Madison Walat’s training didn’t involve FaceTime. Yet, there she was at the end of a 12-hour shift in the COVID unit at MediLodge of Alpena, holding an iPad so family members of a resident dying with the coronavirus could say their last goodbyes.
“It really tore me up,” said Walat, a licensed practical nurse. “That was so hard to sit there and hold the iPad while each family member told stories and cried.
“Automatically, not even thinking, I was holding the resident’s hand the whole time. He could hear the family’s voice and I was just holding his hand so he wouldn’t feel alone.”
From donning full-body personal protective equipment such as N95 masks, gowns and face shields to helping residents and family members communicate at a time when health care facilities are closed to visitors, a lot has changed in the world of nursing as Michigan continues to tackle the COVID-19 pandemic.
Then again, some things stay the same. Nurses are always “essential” workers. And through this trying time of change and uncertainty they remain committed to being what they have always been – caring patient advocates.
“There’s been so many analogies for the health care professionals such as ‘heroes’ or ‘superheroes,’ and I use the analogy of being ‘angels’ because they’re having to be guardians,” said Trissie Farr, chief clinical officer for MediLodge, a network of 50 skilled nursing facilities across Michigan. “They’re having to be caregivers. They’re having to be messengers. They’re having to disinfect iPads and facilitate the opportunity for a family member to be able to use FaceTime or Skype.
“When family can’t be there, it could be that the nurse is the last person that patient or resident ever sees before they leave this world. It’s hard on our staff having to deal with that responsibility, too.”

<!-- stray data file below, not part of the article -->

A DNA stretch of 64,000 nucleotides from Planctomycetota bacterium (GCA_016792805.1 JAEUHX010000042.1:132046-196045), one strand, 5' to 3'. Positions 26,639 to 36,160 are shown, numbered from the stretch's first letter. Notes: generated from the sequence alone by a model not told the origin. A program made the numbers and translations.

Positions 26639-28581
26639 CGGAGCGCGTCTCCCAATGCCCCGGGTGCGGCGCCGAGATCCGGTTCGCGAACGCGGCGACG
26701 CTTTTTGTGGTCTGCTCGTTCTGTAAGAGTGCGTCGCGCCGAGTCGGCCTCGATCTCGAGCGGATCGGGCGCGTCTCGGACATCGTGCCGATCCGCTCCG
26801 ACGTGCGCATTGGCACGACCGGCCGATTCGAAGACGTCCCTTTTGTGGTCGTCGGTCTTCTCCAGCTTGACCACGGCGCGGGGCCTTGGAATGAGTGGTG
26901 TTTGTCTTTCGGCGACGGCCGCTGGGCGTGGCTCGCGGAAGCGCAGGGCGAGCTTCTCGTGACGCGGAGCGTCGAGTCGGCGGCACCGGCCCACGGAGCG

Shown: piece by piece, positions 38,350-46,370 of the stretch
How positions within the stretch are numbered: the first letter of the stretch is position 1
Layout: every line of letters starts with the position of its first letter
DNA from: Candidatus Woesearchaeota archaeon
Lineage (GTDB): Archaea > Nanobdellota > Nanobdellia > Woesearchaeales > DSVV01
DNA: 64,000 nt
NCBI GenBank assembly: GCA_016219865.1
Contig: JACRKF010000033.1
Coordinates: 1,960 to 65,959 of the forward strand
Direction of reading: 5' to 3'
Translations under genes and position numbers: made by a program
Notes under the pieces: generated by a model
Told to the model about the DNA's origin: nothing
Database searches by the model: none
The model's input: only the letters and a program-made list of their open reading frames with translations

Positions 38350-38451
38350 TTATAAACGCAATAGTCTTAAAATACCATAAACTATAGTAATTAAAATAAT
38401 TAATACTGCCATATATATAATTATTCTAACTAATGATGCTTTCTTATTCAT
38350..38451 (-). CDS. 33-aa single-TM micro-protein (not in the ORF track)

It’s not just hospital workers on the front lines of the pandemic. It’s also long-term care nurses – LPNs, registered nurses and certified nursing assistants who provide care for recovering COVID patients and also take precautions to prevent the virus from spreading to other residents.
Jamillah Lynn, for one, is thankful. Having battled COVID-19 for more than two weeks including an induced coma and 10 days of intubation to help her breathe, Lynn responded enthusiastically when doctors finally asked her if she was ready to leave the hospital: “Yes!” she almost screamed. After all, Lynn figured she was headed home. Instead, she was transported to a skilled nursing facility for rehabilitation.
In the COVID unit at MediLodge of Frankenmuth, Lynn regained her strength thanks to the caring, compassionate staff. Her nurses were sweet as can be. Her therapists challenged her and treated her with kindness. She was served a delicious variety of food that was safe and easy to swallow. She was given activity books to pass the time.
It was the next best thing to being home.
“The TLC I received upon arrival managed to take the pain away,” Lynn said. “I don’t remember their names, but I most definitely remember their faces and kindness.”
In recognition of National Nurses Month, we’re putting names to just a few of those heroic faces that are helping Michigan through the COVID-19 pandemic:
Walat has only been licensed as a nurse since January, so the pandemic has been a baptism by fire for her. On one hand, she doesn’t know when things will ever go back to normal like they used to be. On the other hand, she’s learning firsthand how nurses have always been guardian angels, no matter the circumstances.
“Every single day I get to make a difference is somebody’s life,” Walat said. “A couple weeks ago I worked many overtime hours. I just didn’t want to leave because I wanted to know what was changing with my patients on my wing. I’m loving seeing them out and getting to walk again.”
Thank you to Madison and all the other MediLodge long-term care nurses for what you do!